Together with a team from WFP, we visited two production units that prepare food for school children and bakeries / retailers in the refugee camps, so we could trial the checklist. We had the opportunity to visit one of the schools they provide food for, and it was so heartwarming to see the children receiving their nutritious lunch parcels of baked pastries, fruit and vegetables. 

    Making improvements 

    After we arrived, we took stock and saw what we could improve. We could further simplify and condense the checklist to make it something that would reinforce standards without slowing production or the operation. Thanks to my experience in the UK and Ireland, I was also able to provide specific expertise in allergen management.  The production units were aware of food allergens and were managing them well, but when the food arrived, not everyone at the school knew which children had allergies. Those processes have now been improved. 

    We also visited refugee camps, piloting the checklist in the retail outlets there and we spent our last day simplifying and refining it. The toolkit has now been rolled out in Jordan and across every other country in which WFP operates.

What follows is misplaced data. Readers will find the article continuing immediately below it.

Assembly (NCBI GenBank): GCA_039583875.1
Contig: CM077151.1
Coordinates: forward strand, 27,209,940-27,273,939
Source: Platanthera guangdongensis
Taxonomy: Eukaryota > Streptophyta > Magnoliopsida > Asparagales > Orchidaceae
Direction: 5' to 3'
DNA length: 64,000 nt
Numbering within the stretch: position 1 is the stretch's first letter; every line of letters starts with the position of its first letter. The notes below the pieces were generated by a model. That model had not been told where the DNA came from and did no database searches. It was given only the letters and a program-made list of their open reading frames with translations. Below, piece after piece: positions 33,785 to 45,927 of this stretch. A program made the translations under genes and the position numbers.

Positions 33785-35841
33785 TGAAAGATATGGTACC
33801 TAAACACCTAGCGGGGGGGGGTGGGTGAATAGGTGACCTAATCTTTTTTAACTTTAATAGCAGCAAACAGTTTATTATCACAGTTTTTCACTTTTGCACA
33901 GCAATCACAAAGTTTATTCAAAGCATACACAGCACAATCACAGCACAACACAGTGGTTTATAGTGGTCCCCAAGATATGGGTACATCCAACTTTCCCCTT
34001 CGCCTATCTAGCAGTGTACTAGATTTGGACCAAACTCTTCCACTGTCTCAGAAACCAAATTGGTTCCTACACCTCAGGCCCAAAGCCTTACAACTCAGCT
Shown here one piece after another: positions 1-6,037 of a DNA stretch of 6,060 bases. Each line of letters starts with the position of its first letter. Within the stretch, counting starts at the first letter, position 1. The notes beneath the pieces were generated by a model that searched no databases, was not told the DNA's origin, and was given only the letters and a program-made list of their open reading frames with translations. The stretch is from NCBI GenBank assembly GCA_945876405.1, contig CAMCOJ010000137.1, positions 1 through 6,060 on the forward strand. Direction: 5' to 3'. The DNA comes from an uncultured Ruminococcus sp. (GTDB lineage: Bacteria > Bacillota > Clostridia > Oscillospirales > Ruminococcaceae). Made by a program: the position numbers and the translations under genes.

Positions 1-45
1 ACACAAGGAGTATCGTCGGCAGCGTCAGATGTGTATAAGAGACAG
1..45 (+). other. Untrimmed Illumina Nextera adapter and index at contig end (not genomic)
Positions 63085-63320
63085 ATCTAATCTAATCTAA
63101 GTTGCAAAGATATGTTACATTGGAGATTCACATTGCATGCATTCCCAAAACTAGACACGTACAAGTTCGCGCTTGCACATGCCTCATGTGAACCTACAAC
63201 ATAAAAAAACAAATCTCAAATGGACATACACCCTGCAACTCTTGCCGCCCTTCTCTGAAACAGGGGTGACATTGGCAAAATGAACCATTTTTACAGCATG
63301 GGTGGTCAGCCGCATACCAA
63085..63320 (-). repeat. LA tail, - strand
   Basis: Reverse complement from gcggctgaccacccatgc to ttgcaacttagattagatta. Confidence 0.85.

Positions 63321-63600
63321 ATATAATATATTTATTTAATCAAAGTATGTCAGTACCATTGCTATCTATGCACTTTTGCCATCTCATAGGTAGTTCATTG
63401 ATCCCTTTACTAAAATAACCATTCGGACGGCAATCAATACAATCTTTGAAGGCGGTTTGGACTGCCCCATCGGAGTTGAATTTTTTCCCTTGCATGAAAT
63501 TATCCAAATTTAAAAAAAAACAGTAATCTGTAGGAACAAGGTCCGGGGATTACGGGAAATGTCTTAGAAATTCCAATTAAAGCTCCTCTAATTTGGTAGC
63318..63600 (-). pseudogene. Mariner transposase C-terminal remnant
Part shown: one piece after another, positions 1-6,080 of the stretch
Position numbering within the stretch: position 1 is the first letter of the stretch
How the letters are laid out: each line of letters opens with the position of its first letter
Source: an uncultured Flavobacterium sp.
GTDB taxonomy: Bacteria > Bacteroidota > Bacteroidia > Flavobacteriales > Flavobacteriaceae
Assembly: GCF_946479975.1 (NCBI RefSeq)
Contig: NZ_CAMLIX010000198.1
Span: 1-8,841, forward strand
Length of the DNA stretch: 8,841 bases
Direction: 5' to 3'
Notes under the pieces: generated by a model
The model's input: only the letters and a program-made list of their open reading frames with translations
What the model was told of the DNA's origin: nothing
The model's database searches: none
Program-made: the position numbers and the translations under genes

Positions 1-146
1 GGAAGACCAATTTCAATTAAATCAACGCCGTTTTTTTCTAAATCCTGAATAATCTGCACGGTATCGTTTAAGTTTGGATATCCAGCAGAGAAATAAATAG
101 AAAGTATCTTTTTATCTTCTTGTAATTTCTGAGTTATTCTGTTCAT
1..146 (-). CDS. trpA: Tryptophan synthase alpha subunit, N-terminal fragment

Personal and professional highlight

    Working with WPF and meeting the Jordanian people was an amazing and humbling experience. It reminded me of the importance of food safety as a profession, of course, but it also made me think even harder about waste. 

    Sodexo’s Appetite for Action campaign is about working with our partners, customers and government to actively reduce food waste. Not just as a moral imperative but as a critical part of reaching net zero. Food waste generates carbon emissions on a scale few people realise, and it’s never far from my mind because we talk about it so often. 

    I asked the school in Jordan what they did if a child wasn’t there to collect their food. They either got it to them in another way or gave an extra parcel to someone whose family was known to be struggling. Everything was redistributed, and nothing was wasted. 

    Encouraging others to get involved

    Since I visited Jordan, two Sodexo colleagues have also supported the WFP elsewhere: Bhagwat Kolte (Sodexo India) in Bangladesh and Sevrine Bethy (Sodexo France) in Lebanon. But food safety skills can also make a difference closer to home.

    One of Sodexo’s partners is the food charity The Bread and Butter Thing, and many of my colleagues have used their paid volunteering days there. I went to help them improve the flow in their warehouse, suggesting how they might improve the layout to speed things up while keeping food safety in mind.

    Knowing I’ve used my professional expertise in this way is such a fantastic feeling. I’d encourage anyone with a food safety background – or any expertise at all – to look around and see where you can help.

    Food safety saves lives, and volunteering has made me more committed than ever.